That’s a massive upgrade in lighting management, but Samsung has learned not to rely on that and has several backup measures. In a bid to ramp up black performance, Samsung is employing layers of black and anti-reflection filter, designed to minimise internal light leakage and external glare. The panel also has layer with a prism-like structure, which aims to improve viewing angles and stop the picture washing out when viewed from the side.

On top of that, Samsung is using software to help. The TV will run an anti-blooming algorithm, which identifies bright areas and dims their boundaries to avoid halo effects.

It works. The combined efforts of these black-improving measures are hugely effective. I looked at the new panel next to a 2017 LG OLED, alongside the Sony ZD9 from 2016 (widely regarded as the best FALD still being sold). The Samsung panel demonstrated noticeably better lighting localisation than the Sony, with less blooming.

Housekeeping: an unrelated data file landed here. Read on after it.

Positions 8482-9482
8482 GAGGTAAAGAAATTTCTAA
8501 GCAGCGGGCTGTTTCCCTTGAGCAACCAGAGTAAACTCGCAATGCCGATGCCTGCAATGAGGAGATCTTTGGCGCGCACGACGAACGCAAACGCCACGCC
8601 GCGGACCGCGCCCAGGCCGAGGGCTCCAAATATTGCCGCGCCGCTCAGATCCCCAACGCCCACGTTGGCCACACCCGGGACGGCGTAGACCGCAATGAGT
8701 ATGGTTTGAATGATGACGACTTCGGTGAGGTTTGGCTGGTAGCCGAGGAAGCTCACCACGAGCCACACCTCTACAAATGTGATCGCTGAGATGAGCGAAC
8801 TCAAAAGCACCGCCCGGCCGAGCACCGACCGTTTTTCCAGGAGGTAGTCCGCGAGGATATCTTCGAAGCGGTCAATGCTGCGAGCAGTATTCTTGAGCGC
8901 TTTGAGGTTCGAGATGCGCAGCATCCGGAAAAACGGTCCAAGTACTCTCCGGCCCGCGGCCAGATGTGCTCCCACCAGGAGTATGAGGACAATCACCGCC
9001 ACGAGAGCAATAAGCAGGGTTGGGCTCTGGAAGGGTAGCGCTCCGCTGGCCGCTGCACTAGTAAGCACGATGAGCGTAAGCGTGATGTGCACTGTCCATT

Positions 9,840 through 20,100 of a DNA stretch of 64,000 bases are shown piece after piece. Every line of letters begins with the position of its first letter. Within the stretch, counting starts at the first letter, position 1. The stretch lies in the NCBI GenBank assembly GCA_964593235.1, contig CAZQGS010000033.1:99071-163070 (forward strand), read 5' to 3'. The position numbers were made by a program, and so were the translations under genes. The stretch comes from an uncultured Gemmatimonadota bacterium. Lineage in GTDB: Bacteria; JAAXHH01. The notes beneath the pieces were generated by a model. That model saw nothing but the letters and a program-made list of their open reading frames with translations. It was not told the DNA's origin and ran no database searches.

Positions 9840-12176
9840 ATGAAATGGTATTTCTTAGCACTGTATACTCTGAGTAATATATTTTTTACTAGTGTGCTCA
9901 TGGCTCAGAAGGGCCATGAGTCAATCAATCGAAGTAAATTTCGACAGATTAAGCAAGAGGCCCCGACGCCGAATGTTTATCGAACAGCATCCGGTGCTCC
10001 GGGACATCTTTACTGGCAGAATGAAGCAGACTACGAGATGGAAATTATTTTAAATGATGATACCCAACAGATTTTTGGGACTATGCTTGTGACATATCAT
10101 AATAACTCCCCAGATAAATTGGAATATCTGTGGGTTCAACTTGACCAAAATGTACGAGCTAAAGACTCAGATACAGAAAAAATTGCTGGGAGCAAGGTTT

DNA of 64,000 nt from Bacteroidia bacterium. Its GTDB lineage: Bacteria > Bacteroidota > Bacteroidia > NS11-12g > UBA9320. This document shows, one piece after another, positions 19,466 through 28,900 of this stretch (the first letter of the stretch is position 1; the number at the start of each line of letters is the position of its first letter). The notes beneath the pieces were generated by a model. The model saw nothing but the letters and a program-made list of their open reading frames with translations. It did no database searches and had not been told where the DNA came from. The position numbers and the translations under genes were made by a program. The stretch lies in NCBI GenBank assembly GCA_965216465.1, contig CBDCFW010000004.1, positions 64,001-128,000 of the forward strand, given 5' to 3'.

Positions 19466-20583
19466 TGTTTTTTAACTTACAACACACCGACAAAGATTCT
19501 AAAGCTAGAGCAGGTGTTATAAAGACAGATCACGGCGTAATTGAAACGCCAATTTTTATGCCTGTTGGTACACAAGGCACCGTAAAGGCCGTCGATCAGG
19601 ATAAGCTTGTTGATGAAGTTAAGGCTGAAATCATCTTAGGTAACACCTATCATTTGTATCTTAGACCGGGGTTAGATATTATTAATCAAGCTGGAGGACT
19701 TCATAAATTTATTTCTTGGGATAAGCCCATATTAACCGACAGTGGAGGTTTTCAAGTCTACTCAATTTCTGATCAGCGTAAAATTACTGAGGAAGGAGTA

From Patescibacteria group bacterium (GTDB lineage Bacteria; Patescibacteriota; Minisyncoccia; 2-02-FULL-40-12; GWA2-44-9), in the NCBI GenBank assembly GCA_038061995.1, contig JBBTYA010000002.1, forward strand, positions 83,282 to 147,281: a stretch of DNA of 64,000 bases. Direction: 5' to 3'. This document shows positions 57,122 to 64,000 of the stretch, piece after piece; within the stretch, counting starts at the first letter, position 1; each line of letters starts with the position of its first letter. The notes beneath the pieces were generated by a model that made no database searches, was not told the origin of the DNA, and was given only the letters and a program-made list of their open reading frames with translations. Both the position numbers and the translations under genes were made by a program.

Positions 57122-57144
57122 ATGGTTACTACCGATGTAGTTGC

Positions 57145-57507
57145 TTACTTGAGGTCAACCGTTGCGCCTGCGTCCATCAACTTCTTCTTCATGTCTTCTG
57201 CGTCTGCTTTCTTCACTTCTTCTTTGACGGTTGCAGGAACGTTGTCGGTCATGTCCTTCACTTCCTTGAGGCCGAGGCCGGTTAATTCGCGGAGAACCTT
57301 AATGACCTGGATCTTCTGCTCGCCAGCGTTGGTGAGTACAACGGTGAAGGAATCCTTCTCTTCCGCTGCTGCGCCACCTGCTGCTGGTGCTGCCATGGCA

Against the OLED? I struggled to tell the difference from a ‘normal’ position, sat down a few metres away. It was only when I walked closer to the TV that I saw some very slight blooming on the LCD. Due to the structure of LED LCD TVs, I don’t think they will ever match the look of emissive tech such as OLED. But that doesn’t mean the improvements aren’t significant.

Conclusion: Samsung’s LED LCD tech is now a lot closer to OLED’s black levels, The full product details are yet to be finalised, so there’s no indication of cost, but if Samsung’s pricing strategy is sensible the 2018 QLED could be a solid retort to OLED.

Samsung 8K QLED with AI upscaling

Coming Soon: 8K Micro Full Array

The 2018 Samsung QLED is only a short-term solution. Samsung knows that it will take something more spectacular to steal the spotlight back from OLED. In the second half of 2018, we will see a new tech called ‘Micro Full Array’ (MFA).